WSGA helps establish Wyoming Stock Growers Land Trust
The Wyoming Stock Growers Land Trust (WSGLT) was founded by a general membership vote of the Wyoming Stock Growers Association (WSGA) in December 2000. WSGLT establishment was based on a growing need within the ranching community to provide voluntary, private-sector options for agricultural land conservation. It became a federally registered charitable organization in July 2001.
Their objectives are accomplished through placing agricultural conservation easements on private lands, increasing awareness of tools to maintain ranchlands and assisting in research for new opportunities to conserve working agricultural landscapes.
WSGA Executive Vice President Jim Magagna reflects on the history of WSGLT and WSGA’s involvement in forming the trust.
History of WSGA involvement
“We were approached by several members in Carbon County and the Saratoga area,” he says. “Initially, some of the conversation involved developing a local land trust in this area, but as WSGA talked about it, we felt it made more sense to us to create a statewide land trust.”
“This led to a broader conversation amongst our membership at WSGA with several members interested in permanent conservation easements,” shares Jim. “There was a feeling it was important this process was set up with an entity focused on agriculture and maintaining the agriculture productivity of the land.”
There were several examples from other states associations in the formation of WSGLT, primarily the California Rangeland Trust and the Colorado Cattlemen’s Agricultural Land Trust.
Having a statewide land trust not only provided efficiency in the administration of the trust, but also consistency in how easements were done across the state, he adds.
“As a result, following a couple of meetings with the Saratoga group, we took a proposal to our membership in 2000 to create the WSGLT as an independent arm of WSGA,” Jim explains. “In those days there was a lot of misunderstanding, or perhaps just leeriness on conservation easements, as there were examples of environmental groups who attained conservation easements and transferred them to the government.”
“After some meaningful and in-depth discussions, WSGA membership voted to support the establishment of the WSGLT,” he says. “I could not have imagined 20 plus years ago we would have come as far with it as we have. WSGLT’s success has been an example for other states that have started agricultural conservation efforts utilizing land trusts.”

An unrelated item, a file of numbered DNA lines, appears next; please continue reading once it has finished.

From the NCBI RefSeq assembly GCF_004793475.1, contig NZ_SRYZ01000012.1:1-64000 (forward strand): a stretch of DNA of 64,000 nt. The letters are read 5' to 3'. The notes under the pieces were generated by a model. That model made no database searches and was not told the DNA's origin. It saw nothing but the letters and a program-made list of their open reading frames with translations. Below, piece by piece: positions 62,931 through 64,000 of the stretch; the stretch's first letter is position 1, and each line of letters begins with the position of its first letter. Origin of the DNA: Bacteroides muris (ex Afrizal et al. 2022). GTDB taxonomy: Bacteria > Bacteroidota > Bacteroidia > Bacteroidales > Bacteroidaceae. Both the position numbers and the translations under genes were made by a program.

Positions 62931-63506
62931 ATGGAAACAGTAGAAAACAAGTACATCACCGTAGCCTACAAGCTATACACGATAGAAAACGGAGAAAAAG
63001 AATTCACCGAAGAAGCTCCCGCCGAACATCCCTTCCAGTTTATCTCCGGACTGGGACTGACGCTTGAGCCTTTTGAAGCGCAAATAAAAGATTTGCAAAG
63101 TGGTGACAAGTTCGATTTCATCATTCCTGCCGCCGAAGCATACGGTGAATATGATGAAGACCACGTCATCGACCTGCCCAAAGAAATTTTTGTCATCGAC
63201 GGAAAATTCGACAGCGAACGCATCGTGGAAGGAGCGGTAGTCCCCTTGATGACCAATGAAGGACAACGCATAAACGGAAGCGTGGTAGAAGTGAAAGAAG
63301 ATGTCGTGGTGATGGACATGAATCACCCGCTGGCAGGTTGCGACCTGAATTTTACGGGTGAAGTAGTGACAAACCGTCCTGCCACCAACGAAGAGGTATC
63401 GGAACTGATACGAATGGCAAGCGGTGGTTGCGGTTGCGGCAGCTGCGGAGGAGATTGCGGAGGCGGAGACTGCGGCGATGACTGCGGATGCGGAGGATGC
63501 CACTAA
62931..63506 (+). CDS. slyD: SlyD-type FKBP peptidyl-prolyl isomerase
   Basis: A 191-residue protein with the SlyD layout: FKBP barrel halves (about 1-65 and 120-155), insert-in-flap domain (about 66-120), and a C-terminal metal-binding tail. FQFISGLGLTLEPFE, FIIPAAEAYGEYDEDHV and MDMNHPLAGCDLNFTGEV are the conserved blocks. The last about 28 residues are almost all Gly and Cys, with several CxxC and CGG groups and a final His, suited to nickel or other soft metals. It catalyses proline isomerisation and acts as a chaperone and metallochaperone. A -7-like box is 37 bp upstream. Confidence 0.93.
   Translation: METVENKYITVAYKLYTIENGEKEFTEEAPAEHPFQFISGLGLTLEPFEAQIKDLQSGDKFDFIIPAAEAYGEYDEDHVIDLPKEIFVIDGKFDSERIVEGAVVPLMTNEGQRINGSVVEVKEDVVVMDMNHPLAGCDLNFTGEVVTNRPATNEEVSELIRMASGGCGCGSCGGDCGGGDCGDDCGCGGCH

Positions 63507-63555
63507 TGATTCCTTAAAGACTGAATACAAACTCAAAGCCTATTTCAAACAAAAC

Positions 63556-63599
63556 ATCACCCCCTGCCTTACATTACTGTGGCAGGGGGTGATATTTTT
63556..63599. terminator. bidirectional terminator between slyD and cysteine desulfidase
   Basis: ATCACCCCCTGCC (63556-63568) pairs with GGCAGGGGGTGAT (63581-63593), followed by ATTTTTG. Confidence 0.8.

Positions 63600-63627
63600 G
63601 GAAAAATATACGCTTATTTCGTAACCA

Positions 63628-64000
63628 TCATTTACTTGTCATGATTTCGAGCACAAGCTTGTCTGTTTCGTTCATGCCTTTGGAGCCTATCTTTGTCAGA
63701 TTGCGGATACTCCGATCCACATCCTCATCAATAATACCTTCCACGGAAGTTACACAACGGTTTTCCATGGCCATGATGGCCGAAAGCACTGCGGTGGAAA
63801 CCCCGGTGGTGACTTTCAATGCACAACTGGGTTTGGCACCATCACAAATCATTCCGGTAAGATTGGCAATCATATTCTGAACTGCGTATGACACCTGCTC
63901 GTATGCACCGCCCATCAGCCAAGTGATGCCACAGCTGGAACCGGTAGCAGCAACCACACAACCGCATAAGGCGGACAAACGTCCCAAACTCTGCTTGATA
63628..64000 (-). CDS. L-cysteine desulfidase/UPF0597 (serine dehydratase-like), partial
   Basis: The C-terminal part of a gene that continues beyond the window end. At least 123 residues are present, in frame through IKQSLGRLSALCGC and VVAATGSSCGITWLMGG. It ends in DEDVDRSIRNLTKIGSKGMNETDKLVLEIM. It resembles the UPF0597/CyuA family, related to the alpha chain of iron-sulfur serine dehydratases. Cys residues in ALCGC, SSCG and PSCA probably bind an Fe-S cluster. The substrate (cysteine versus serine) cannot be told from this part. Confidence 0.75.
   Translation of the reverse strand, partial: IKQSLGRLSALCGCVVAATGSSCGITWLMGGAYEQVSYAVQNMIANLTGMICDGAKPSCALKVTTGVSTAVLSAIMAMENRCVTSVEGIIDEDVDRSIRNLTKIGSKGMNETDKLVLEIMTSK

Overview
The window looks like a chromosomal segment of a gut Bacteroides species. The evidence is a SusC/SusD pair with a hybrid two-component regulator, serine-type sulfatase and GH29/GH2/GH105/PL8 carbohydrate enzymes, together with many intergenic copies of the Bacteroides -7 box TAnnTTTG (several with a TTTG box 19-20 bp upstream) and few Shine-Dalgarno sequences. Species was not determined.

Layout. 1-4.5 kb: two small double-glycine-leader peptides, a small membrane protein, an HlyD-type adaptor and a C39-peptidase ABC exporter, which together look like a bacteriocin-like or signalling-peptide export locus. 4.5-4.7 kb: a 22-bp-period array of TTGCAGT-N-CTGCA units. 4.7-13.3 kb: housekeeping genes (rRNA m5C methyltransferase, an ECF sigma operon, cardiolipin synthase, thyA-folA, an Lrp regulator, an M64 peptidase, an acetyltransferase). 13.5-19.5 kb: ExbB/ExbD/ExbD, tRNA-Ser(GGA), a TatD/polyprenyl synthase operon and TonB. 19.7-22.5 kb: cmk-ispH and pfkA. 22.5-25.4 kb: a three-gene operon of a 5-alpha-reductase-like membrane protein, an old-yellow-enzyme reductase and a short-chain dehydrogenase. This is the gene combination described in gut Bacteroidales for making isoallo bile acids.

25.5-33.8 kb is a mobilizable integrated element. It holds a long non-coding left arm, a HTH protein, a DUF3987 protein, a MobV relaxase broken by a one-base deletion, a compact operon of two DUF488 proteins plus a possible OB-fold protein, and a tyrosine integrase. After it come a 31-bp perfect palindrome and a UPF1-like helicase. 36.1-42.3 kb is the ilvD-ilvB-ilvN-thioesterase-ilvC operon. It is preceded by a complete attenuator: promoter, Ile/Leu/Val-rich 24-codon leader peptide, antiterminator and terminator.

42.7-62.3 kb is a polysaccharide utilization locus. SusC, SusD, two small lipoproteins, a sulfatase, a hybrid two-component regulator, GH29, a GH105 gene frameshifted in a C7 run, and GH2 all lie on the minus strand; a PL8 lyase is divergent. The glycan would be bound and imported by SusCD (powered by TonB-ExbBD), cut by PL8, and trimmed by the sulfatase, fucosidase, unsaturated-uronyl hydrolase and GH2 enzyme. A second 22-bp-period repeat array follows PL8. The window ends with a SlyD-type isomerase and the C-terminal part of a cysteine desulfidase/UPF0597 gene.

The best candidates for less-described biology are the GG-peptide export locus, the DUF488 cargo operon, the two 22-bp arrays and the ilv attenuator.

Importance of WSGLT
WSGLT is dedicated to conserving Wyoming’s working agricultural lands, which also provide open space, wildlife habitat and other environmental benefits for future generations.
To date, the WSGLT is among the top 10 largest regional U.S. easement holders with roughly 287,792 numbers of acres conserved.
WSGLT offers several benefits to the state of Wyoming. It is the Cowboy State’s first and only Wyoming-based, statewide ag land conservation organization; focuses specifically on conserving ag lands; maintains a board of directors who have a first-hand understanding of ag and community issues; and is affiliated with the WSGA.
“Conservation easements are voluntary agreements limiting the amount and type of development on private property,” says WSGLT Executive Director Jessica Crowder. “These agreements are granted in perpetuity and attached to the land, regardless of ownership.”
Ownership of the property remains with the landowner and is not transferred to the land trust, other possible easement holders or easement funders, she adds.
“Conservation easements can provide financial benefits and tax incentives,” she says. “This often can help families faced with hard decisions – providing not only a mechanism for maintaining beloved land and legacies, but also providing a financial mechanism to assist in keeping the land in ag.”
“Agriculture is at the heart of our mission. Our collaboration with WSGA provides the critical connection we need to serve agricultural producers as they strive to meet their conservation goals. We are proud to be a part of WSGA’s 150-year history,” says Jessica.
For more information on the WSGLT, visit wsglt.org.
Brittany Gunn is the editor of the Wyoming Livestock Roundup. Send comments on this article to firstname.lastname@example.org.